Reducing the risk of claims under Letters of Indemnity issued due to original bills of lading not being present at the Discharge Port in time would be one reason why shipowners may wish to move to adopt this technology. With end to end electronic contracting, bank processing time for Letters of Credit and courier time is eliminated, meaning that eBoLs would arrive very shortly after they are submitted, and the scope for delay claims is greatly reduced.

Brokers will be increasingly asked to source ships capable of issuing eBoLs and, eventually, monitoring cargoes electronically in real time. It may eventually be the case that charterparties themselves will be replaced by smart contracts concluded over blockchain technology. Charterers, depending on their broader role in the industry, will likely be driving these changes, as they will often themselves be the producers, traders or end users who will ultimately benefit from the efficiencies and productivity gains which would ensue.

Conclusion

While the advent of electronic solutions has been threatened since as far back as the 1970s, the potential productivity gains and efficiencies which blockchain technology and smart contracts offer commodities market participants may eventually drive the uptake of electronic solutions across the shipping industry. While eBoLs on their own have proved not to be sufficiently appealing in terms of productivity gains to prompt the entire market to move, seamless end-to-end electronic contracting may offer the types of efficiencies which will make them impossible to ignore. This may well gather the necessary critical mass within the affected industries so as to tip the scales in favour of the broad adaptation of electronic solutions. This may finally bring an end to the traditional papertrail which the shipping industry has relied on for hundreds of years.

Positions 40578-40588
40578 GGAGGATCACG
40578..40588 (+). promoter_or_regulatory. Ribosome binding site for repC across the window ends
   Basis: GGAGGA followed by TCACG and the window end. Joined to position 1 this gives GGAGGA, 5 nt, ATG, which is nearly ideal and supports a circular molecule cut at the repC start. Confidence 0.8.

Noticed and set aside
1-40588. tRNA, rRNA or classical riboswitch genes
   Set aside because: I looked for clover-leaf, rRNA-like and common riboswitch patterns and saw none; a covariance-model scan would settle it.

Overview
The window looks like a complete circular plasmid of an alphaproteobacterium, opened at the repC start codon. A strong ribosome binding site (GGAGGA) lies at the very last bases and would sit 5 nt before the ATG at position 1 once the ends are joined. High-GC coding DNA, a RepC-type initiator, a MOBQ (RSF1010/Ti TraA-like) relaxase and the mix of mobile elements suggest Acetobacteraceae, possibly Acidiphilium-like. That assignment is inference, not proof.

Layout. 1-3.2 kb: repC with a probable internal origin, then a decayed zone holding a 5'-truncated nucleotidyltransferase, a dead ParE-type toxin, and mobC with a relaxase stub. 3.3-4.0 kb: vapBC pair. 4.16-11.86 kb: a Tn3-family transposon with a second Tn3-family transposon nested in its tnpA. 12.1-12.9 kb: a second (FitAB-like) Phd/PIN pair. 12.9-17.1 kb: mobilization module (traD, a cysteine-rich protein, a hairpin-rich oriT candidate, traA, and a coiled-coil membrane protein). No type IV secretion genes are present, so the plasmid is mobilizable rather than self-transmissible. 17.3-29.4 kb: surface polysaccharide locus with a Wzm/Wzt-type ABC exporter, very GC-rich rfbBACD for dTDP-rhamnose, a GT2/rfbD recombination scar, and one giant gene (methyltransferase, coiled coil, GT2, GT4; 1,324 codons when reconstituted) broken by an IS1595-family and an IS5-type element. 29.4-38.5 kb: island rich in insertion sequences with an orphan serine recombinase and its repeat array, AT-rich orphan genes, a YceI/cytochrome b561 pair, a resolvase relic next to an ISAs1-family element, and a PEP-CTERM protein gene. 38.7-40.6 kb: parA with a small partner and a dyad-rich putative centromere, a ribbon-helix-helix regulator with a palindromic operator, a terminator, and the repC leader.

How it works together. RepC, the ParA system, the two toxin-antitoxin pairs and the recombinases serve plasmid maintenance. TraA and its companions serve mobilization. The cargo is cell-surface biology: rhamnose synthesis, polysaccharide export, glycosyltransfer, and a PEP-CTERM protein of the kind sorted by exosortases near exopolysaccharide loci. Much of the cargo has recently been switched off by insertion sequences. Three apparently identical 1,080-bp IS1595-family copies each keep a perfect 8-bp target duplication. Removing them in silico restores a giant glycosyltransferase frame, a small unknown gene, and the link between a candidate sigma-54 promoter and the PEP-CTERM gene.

These developments will certainly present their own challenges, in that traditional paper bills of lading and Letters of Credit are supported by international conventions, custom, and are the subject of centuries of common law. There will certainly be interesting and sometimes unforeseen legal issues arising along the way.

However, as times progress, it is likely that the benefits of moving towards electronic end-to-end solutions, rather than the heavy reliance on physical paper documents, will become clear for all to see. Shipowners who are proactive in embracing the new technologies, rather than continuing to demand reliance on traditional paper documentation, are those who are likely to see the long term benefits of these advancements, although it may not all be smooth sailing ahead in the short term.